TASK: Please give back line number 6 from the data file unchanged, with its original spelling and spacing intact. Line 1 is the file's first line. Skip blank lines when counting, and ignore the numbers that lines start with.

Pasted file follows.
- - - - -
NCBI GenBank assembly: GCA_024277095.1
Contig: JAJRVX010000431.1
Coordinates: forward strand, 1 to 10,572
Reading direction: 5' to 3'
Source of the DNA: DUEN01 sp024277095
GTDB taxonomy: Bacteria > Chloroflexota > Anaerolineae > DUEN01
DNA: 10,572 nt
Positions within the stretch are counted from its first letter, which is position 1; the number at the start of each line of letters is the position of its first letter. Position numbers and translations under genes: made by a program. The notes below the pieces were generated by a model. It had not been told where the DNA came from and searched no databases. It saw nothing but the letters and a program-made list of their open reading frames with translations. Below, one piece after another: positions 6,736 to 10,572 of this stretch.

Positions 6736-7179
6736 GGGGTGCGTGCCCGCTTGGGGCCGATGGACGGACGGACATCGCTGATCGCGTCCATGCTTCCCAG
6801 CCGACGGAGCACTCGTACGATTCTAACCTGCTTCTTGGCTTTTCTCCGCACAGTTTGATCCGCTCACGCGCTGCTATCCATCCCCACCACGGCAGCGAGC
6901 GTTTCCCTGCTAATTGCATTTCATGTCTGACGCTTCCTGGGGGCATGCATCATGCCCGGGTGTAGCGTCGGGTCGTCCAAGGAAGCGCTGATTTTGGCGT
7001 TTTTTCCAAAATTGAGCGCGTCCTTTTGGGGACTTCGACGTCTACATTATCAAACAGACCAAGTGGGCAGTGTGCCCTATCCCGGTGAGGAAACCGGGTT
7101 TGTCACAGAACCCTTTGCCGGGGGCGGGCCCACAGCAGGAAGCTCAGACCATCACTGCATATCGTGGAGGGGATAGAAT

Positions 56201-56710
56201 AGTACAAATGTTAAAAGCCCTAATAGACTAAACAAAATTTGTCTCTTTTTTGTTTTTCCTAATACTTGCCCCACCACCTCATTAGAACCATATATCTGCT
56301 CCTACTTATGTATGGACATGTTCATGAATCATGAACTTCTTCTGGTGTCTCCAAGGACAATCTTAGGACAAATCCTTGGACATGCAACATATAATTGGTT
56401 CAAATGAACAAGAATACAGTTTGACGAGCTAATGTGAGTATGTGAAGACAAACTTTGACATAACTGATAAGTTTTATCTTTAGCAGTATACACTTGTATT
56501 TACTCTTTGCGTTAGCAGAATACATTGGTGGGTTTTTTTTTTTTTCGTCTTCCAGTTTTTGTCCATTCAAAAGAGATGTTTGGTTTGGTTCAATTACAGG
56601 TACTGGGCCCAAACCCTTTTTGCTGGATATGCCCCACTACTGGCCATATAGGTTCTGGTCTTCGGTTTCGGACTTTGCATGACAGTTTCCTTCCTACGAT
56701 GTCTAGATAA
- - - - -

GTDB taxonomy: Bacteria > Chloroflexota > Anaerolineae > DUEN01